In this backdrop the battle between government and its nearly 5 lakh employees is likely to be long drawn and the atmosphere is pregnant with the confrontation. It is government’s responsibility to honour the commitments it has made and make employees comfortable so that the people at large do not suffer. Employees in the state should be treated at par with those in All India Services. If they have been paid arrears and are given more benefits like reimbursement of school fees for their children which runs in crores, then government should immediately put an end to this sheer discrimination.

At the same time the employees have obligations towards the state and its people. This debate is gaining momentum among the civil society that whether the employees work with zeal and dedication. However, the impression is contrary to that. In case the employees would have been wedded to certain ideals and commitment then Jammu and Kashmir would not have earned the dubious distinction of being no 2 corrupt state. Notwithstanding the fact that political system is also responsible for this menace as also the people but employees cannot shirk this responsibility since they become the facilitators. Employees’ leaders are also under the scanner from society as their assets and wealth disproportionate to their known sources of income has put question mark on their credibility. It is time for them also to introspect and come clean while demanding more perks and benefits.

Here, however, the issue is of exempting the educational institutions from this forthcoming three day long strike in the interest of student community. One of the Employees leaders Abdul Qayoom Wani himself comes from teaching background and is aware of the losses the education sector has suffered due to frequent strikes. It is obligatory upon these leaders to rethink and exempt these institutions at least for now. Last year we had strike for more than 2 months and in 2008 Amarnath land row it went beyond three months. It is time to reconsider the issue on the lines of the losses we are suffering especially in education sector. For separatist leaders also the time is to re-strategize their planning so that such losses are avoided. Voicing concern and registering protest is the only mode in democracy but there can be alternatives as well. Reducing the number of strike days and sometimes exempting educational institutions will certainly work if we are ready to think. Government also has responsibility to not to vitiate the atmosphere with wanton killings of innocents, which ultimately leads to such an unrest situation.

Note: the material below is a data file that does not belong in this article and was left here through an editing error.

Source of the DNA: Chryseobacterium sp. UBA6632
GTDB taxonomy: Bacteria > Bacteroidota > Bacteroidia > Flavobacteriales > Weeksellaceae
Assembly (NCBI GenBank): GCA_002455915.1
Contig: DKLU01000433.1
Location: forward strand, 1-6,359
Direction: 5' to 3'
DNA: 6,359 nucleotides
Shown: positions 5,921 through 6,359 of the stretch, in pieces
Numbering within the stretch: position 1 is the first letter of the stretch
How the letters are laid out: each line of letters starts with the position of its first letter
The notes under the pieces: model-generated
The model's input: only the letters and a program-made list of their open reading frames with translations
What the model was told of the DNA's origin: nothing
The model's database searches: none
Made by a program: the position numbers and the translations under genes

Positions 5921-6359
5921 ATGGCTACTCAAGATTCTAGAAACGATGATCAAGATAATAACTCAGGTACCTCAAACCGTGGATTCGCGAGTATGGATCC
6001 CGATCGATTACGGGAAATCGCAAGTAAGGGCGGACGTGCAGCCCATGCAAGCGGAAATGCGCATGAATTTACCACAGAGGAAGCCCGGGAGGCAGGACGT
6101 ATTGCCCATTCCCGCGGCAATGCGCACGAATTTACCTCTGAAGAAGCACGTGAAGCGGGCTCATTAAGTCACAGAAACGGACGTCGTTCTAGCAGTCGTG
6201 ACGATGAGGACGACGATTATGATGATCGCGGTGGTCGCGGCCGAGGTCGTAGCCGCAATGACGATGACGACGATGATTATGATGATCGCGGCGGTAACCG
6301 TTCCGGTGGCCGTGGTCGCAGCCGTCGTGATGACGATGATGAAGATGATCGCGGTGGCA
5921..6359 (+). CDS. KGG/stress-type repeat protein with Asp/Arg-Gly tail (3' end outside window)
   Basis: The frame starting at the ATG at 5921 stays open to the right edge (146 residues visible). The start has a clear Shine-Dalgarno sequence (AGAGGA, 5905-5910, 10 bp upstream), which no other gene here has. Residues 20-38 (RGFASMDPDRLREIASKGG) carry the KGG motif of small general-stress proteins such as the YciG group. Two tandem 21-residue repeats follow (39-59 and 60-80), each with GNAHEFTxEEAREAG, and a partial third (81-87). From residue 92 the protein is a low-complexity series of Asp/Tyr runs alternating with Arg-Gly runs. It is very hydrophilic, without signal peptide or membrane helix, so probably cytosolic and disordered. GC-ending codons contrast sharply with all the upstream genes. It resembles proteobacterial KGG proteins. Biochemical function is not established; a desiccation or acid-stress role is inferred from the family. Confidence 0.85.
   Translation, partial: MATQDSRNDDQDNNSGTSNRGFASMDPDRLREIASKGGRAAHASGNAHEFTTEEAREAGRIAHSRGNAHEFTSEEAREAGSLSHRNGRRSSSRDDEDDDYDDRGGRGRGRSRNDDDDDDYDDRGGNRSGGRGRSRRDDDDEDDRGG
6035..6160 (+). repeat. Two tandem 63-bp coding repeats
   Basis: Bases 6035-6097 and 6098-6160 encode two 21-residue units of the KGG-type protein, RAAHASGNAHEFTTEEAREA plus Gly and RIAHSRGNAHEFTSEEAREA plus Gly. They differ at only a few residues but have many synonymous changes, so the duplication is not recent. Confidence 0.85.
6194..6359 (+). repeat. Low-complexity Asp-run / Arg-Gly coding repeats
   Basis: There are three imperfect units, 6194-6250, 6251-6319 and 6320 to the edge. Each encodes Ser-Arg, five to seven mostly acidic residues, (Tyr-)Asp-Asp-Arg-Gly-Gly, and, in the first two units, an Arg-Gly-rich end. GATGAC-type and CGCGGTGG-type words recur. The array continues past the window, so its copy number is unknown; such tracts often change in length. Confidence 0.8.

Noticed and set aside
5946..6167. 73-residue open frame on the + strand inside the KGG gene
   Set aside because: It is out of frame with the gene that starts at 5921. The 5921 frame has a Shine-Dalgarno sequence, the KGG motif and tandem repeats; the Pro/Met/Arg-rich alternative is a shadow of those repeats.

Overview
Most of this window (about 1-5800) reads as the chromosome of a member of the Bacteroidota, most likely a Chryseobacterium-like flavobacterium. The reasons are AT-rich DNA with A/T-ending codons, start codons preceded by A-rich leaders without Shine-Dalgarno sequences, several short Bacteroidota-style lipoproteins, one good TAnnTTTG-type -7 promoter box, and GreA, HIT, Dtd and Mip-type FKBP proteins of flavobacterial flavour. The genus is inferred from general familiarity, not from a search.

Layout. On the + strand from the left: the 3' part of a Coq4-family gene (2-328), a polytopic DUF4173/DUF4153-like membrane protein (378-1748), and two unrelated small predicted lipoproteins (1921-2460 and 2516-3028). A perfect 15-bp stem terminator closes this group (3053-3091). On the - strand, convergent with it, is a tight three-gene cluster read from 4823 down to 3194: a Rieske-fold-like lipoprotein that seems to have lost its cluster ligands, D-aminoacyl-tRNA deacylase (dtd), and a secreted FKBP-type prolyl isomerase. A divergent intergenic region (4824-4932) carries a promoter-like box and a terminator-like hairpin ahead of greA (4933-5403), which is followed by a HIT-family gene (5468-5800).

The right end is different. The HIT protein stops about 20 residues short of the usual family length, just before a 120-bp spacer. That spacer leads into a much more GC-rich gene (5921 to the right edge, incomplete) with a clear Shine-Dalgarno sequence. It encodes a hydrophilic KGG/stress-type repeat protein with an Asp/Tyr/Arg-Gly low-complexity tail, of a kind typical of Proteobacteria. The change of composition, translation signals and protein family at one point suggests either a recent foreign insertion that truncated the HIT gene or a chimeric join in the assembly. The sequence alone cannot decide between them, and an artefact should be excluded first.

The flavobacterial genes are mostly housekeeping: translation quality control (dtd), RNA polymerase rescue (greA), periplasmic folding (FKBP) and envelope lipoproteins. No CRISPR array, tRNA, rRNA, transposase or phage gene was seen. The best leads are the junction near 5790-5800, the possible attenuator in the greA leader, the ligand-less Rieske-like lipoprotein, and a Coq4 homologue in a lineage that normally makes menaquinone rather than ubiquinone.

No comments: